Moving Intelligent Change Forward
April, 2018 Vol. 1 - In This Issue:
The ability to access healthcare - as early as possible and at an affordable price - is still a strong indicator of the health of our society. While the business side of health is focused on mergers, new technologies and big data, those on the front lines know that the human side is where we will make the most gains. Prevention, early diagnosis and treatment, and care that goes beyond the medical model can transform the trajectory of disease for many. Connection between care providers and patients must be facilitated (not replaced) by technology.  And the identification of "value" must include factors and perspectives of patients and caregivers, in addition to those delivering and paying for care.

Finding A Common Path Forward on Value Assessment

Defining value in healthcare is a matter of perspective-and everyone's perspective matters. That reality challenges our ability to find consensus on a definition of value, but it also represents an opportunity to find a shared path forward. Patients, payers, providers, and any other group with a vested interest in improving health has a unique perspective on value that needs to be heard.   
Health Care Is an Investment, and the U.S. Should Start Treating It Like One

We invest billions of dollars each year in medicines, new technologies, doctors, and hospitals - all with the goal of improving health, arguably our most prized commodity. Yet, investments in the U.S. health care system woefully underperform relative to those made in health care in other countries.
The Health Care Spending Disconnect: Star Wars vs. Flintstones

When it comes to the boundless potential and well-recognized limitations of America's health care system, it goes without saying that we live in an era of Star Wars science and Flintstones delivery. 
Medicaid Enrollees Have Significantly Better Access to Health Care Compared to Uninsured, According to a New Study

Americans enrolled in Medicaid have far better access to health care and preventive services than those without coverage, according to new research released today by America's Health Insurance Plans (AHIP). The in-depth study adds to the clear and consistent evidence that having health insurance coverage in general, and Medicaid specifically, provides significant value and protection for Americans.    
Apple's Pact with 13 Health Care Systems Might Actually Disrupt the Industry 

An announcement on January 24  didn't get the large amount of attention it deserved: Apple and 13 prominent health systems, including prestigious centers like Johns Hopkins and the University of Pennsylvania, disclosed an agreement that would allow Apple to download onto its various devices the electronic health data of those systems' patients - with patients' permission, of course.  
The Disappearing Doctor: How Mega-Mergers Are Changing the Business of Medical Care 

Is the doctor in? In this new medical age of urgent care centers and retail clinics, that's not a simple question. Nor does it have a simple answer, as primary care doctors become increasingly scarce.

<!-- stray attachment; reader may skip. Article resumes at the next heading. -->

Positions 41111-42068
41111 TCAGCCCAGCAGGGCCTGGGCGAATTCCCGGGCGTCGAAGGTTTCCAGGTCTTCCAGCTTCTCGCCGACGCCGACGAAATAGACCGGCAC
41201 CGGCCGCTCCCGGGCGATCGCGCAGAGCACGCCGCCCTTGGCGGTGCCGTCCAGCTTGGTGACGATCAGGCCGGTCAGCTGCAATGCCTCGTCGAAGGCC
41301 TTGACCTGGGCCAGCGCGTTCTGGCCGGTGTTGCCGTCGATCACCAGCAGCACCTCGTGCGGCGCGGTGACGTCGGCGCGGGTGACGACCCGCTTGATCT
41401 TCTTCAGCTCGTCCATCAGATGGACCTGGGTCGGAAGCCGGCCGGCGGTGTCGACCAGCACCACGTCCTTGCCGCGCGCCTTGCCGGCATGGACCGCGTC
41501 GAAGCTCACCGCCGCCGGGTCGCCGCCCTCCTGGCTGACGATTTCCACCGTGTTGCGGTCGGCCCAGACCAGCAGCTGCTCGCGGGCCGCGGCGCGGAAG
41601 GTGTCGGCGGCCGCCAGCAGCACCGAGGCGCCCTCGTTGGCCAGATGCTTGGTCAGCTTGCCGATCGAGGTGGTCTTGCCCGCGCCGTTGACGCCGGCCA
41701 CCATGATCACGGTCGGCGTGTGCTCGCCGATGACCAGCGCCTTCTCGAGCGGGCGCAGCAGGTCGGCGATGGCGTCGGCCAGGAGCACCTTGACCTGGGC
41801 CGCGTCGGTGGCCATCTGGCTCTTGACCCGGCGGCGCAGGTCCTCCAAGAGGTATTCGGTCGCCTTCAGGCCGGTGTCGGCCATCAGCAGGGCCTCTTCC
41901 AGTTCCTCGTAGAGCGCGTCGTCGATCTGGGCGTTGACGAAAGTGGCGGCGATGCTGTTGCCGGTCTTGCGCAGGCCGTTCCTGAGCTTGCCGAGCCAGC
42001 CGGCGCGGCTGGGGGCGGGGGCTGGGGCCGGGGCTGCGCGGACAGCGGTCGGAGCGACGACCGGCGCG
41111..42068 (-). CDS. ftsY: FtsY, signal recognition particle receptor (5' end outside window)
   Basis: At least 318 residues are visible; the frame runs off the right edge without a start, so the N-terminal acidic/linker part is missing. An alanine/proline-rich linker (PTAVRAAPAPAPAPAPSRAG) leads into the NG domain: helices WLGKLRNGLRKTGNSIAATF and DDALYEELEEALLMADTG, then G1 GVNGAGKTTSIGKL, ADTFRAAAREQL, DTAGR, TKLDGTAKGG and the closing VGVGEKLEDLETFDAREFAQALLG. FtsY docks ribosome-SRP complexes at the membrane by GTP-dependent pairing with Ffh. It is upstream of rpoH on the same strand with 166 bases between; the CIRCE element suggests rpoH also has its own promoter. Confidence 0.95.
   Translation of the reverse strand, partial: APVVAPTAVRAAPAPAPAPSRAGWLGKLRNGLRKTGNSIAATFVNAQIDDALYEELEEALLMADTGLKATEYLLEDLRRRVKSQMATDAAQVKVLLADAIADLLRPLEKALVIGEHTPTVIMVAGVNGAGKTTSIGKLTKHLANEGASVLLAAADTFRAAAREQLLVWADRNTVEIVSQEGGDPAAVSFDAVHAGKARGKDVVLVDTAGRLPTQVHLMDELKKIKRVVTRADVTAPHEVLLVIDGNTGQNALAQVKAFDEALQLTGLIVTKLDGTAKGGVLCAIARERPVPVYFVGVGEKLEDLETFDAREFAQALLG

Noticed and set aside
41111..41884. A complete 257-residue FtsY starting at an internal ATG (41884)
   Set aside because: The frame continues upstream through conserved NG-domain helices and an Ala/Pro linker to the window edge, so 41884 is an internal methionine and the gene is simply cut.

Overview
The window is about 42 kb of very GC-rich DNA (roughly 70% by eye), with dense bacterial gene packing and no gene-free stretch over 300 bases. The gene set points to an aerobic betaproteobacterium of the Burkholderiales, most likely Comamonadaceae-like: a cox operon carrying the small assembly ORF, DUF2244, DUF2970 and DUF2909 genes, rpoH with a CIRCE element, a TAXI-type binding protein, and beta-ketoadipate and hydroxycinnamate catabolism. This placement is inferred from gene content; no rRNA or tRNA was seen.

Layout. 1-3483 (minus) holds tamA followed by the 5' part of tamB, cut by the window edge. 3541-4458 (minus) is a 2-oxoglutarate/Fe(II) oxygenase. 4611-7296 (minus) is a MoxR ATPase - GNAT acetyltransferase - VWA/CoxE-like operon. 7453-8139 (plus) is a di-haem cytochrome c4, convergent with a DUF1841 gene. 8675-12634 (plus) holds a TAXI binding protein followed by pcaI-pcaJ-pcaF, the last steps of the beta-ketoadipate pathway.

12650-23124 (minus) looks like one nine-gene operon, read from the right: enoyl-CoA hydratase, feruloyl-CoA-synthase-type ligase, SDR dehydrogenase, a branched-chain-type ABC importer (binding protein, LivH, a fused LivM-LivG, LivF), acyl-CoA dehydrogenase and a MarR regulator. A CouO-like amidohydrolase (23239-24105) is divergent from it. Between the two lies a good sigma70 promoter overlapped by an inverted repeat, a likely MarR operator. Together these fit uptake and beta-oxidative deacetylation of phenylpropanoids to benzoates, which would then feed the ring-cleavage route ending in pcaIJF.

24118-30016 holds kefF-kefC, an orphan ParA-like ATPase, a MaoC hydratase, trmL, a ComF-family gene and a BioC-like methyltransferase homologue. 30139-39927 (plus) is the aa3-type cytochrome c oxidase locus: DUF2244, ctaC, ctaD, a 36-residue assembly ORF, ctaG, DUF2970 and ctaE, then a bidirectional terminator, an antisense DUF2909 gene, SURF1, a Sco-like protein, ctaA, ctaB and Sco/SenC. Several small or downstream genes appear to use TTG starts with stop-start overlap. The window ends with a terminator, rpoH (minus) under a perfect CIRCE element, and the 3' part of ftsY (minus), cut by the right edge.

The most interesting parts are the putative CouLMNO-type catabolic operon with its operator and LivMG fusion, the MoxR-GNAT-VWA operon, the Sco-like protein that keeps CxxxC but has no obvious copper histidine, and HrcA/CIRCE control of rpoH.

Wasting away: How health systems are advancing the battle against low-value care

When leaders at Johns Hopkins Health System set out to eliminate wasteful clinical practices across the organization, they started with blood transfusions.  Although the system had a number of areas it could have focused on first, unnecessary blood transfusions were on the industry's radar back in 2012, when Johns Hopkins began its effort.
Genomics Rising, Charlatans Circling

Since Crick and Watson figured out the structure of DNA in 1953, there has been a constant effort to make genomics meaningful to medicine in a broad scale way. Here we are, a mere 65 years later, and it seems that genomic sequencing has finally hit the big time. And by big time I don't mean more scientific discovery - I mean broader reimbursement.
The Yelping of the American Doctor

Each year, antibiotic resistance sends more than 2 million Americans to the doctor. It's a problem at least partly of doctors' own making: Resistance develops because bacteria get the chance to adapt to antibiotics, which can happen when physicians prescribe the drugs for viral infections they can't change. Or when doctors prescribe the wrong antibiotic, one that won't work against the bacteria infecting a patient-or give the right drug, but in the wrong dose or for the wrong length of time..
Comparative effectiveness and patient-centered outcomes research: enhancing uptake and use by patients, clinicians and payers

Evidence from comparative effectiveness research (CER) and patient-centered outcomes research (PCOR) studies are increasingly available in the literature. However, there remain opportunities to better integrate that evidence into decision-making. 
Passion + Quality = Change That Matters
I embrace the powerful opportunities in our evolving health care landscape. I founded Momentum Health Strategies to be a catalyst for change through continuous learning, diverse engagement and thoughtful policy and practice initiatives. I deliver innovative, strategic thinking and a passion for improving the patient experience. My personal drive and dedication to high-quality results will help you navigate the competitive terrain you face and convert your vision to action.

Momentum Health Strategies

Jennifer L Bright, MPA
(703) 628 - 0534